By Sara Ditta
After years of stalling, Ottawa will finally follow 13 other municipalities across the province and begin a new green bin program to deal with organic waste.
The decision was passed at city council this month and the contract was awarded to Orgaworld Canada. The company is a joint venture between Orgaworld, a Dutch company which deals with organic waste treatment, and Canadian company Conestoga-Rover & Associates.
The program will begin in early 2009 and will divert more than 100,000 tonnes of organic waste from landfills, says Felice Petti, the city’s manager of environmental programs.
The program will require people to dump their food waste into a green bin instead of adding it to the rest of the garbage. The organic waste will be processed separately to enhance decomposition and then be turned into useable material, such as soil.
The initial cost of the program will be $16.8 million, plus an annual cost of $13 million to keep it running. It amounts to $35 per household each year.
But some say it has taken too long to implement the program.
“We would’ve liked to see this program move ahead faster,” says Stefan Reinecke of Ecology Ottawa, a group devoted to keeping the city green. “We’d like to see more leadership from the city by being first to implement these issues.”
He says the fact that the city is lagging reflects a lack of leadership and creativity by council.
Proposals about starting such a program in Ottawa have been around for more than a decade, says Petti, but have been consistently defeated.
He says there has recently been a change in that attitude for a number of reasons, including the filling of current landfills.
The Carp Road dump was recently closed to residential garbage and trash is now being diverted to other sites.
Kanata South Coun. Peggy Feltmate has been a supporter of the program since she joined council in 2003. She says she is looking forward to its implementation, but also wishes it had been initiated sooner.
“For many years, people didn’t see the need for it,” she says. “They thought it was going to be too expensive.”
But there is still concern by some about the merits of the program.
Knoxdale-Merivale Coun. Gord Hunter voted against the program at council. He says the program isn’t as useful in Ottawa as it may be in other municipalities because the city already has an energy-from-waste program.
The program began earlier this year. In it, waste that is dumped into landfills is used to produce electricity in the city.
Plasco Energy Group, the company in charge of the process, can gasify 85 tonnes of waste per day and produce 5.2 megawatts of electricity.
Hunter says the current system is better because the waste is being used to power thousands of homes.
“In Ottawa’s particular case, we’re a leader among municipalities in collecting landfill gas,” he says. “[The green box program] is a superficial look at the problem.”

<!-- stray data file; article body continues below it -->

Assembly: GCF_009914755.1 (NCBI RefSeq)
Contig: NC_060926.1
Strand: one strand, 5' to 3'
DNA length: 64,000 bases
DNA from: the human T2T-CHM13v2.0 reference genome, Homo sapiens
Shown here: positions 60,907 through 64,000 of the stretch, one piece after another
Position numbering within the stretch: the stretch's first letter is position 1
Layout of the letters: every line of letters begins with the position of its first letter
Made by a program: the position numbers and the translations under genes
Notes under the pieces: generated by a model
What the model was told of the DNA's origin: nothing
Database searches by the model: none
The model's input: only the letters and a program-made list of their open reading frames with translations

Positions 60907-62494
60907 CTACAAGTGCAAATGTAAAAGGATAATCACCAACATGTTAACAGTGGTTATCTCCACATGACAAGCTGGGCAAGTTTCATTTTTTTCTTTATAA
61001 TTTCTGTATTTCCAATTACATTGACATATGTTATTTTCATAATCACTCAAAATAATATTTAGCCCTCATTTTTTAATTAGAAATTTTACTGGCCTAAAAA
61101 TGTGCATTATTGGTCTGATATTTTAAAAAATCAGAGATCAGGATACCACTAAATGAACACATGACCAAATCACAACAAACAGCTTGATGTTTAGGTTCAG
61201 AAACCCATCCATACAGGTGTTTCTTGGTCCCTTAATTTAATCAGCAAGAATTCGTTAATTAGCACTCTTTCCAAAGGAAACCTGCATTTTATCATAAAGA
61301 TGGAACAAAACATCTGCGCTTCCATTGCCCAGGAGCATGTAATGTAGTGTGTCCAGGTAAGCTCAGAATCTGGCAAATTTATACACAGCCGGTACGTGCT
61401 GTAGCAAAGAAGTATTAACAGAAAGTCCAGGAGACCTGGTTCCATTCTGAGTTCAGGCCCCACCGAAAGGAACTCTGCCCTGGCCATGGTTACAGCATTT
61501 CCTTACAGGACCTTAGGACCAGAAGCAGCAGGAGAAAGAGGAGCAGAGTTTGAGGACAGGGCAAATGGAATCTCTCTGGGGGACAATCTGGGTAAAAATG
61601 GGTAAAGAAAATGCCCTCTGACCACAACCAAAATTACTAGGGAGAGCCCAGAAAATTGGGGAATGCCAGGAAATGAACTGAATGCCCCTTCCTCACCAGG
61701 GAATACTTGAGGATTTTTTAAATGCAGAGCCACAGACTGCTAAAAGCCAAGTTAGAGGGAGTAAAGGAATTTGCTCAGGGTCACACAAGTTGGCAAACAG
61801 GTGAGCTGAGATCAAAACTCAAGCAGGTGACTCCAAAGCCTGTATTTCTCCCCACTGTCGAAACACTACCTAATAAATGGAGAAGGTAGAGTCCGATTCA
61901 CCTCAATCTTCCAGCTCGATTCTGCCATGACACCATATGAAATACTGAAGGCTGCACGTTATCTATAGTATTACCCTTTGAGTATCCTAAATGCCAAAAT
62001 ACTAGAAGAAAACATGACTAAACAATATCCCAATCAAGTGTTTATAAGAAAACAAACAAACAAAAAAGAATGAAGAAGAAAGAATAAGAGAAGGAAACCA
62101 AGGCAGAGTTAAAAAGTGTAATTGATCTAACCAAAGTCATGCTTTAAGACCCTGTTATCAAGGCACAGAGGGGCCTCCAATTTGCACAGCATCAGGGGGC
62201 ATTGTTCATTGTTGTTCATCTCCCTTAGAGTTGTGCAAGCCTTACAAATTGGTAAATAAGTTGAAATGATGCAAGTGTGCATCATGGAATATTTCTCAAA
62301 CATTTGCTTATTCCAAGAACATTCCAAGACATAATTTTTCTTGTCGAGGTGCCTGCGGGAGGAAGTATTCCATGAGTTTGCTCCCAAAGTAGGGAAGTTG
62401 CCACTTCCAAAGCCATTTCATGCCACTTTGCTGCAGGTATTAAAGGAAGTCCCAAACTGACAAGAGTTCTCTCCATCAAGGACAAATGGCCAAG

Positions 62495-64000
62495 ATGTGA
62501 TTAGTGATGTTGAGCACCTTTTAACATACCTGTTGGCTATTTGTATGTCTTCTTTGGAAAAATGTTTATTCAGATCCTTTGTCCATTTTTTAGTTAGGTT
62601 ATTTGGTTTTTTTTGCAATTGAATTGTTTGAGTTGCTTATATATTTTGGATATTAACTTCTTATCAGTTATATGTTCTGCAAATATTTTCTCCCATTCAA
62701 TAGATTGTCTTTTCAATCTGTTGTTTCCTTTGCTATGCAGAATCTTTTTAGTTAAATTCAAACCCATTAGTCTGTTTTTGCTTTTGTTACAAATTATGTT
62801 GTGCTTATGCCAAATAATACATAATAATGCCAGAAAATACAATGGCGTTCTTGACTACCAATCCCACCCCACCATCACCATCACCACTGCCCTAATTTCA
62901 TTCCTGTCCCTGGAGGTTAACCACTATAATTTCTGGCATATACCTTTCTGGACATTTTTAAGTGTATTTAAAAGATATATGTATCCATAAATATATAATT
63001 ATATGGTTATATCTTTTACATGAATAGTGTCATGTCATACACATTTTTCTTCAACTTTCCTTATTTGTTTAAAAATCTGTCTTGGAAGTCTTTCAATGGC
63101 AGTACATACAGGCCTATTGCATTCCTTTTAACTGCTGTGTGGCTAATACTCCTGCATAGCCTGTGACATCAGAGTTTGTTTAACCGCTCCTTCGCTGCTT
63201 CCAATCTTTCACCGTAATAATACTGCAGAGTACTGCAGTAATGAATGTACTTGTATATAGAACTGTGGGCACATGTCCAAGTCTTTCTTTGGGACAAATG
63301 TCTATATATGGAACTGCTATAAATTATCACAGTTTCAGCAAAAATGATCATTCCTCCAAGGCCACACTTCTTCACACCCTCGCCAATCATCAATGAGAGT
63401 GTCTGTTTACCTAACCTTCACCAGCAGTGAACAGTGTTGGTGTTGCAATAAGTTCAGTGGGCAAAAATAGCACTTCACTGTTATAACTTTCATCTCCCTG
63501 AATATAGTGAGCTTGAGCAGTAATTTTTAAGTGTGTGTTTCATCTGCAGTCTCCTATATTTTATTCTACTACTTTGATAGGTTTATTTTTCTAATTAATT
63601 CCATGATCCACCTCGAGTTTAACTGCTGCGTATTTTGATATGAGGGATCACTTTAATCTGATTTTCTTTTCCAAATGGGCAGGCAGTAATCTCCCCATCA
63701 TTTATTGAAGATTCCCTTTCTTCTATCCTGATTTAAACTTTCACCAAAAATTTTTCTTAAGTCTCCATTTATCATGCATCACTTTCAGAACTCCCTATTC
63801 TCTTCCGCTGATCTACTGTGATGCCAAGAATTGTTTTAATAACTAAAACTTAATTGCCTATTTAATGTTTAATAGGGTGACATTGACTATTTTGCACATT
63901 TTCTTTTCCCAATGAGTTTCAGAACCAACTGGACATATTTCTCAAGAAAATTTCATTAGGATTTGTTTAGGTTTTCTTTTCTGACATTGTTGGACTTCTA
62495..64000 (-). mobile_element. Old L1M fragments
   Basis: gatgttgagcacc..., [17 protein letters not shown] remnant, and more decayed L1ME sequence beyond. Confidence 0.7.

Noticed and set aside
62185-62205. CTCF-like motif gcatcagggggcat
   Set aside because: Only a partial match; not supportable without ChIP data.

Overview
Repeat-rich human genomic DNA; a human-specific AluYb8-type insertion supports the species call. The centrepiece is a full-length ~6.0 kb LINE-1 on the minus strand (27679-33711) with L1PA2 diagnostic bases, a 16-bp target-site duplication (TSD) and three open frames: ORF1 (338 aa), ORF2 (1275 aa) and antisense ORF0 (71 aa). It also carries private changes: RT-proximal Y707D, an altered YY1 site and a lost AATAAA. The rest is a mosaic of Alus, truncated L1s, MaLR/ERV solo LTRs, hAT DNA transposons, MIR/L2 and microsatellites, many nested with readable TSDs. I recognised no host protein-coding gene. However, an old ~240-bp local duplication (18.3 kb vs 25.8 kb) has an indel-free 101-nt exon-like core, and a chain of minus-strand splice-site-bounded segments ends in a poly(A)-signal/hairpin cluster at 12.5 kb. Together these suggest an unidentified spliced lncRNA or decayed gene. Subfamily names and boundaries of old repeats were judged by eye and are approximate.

Hunter says the money spent on the program could be put to better use.
Others disagree with the positive effect of the energy-from-waste program. Reinecke says it is a disincentive to reduce garbage, which should be the main priority.
The cost of building a new landfill would be much more expensive than the green bin program, he says.
There are also some concerns about what is being excluded from the program. In some municipalities, items such as diapers, sanitary napkins and pet waste are part of the program, but these items have been excluded in Ottawa so far.
Petti says these items may be included in the future, but it would be more expensive to add them.
This could pose a problem to parents and pet owners, especially if garbage pick-up changes from being collected once a week to once every two weeks, an idea which is also being considered to cut costs.
Hunter also doubts that the program will have a significant effect on landfill capacities. He says it is unlikely that every resident will completely participate in the program, which would be necessary for it to have its full impact.
Some of these concerns are reflected in the city’s decision to include an opt-out option in the contract with Orgaworld Canada.
The contract is designed to last 20 years, but the city added a clause which will allow it to drop out if technology improves before then.
Feltmate says the addition of this clause will add extra costs to the city during contract negotiations. It was added because people like to keep their options open, she says.
Another reason the program was defeated in the past was because of the perceived “yuck factor” of having to separate organic waste, says Petti.
However, he says once people gain experience, those issues will disappear. In a pilot version of the program, 80 per cent of participants accepted it.
“People already have stinky, smelly garbage that they’re dealing with right now,” adds Feltmate.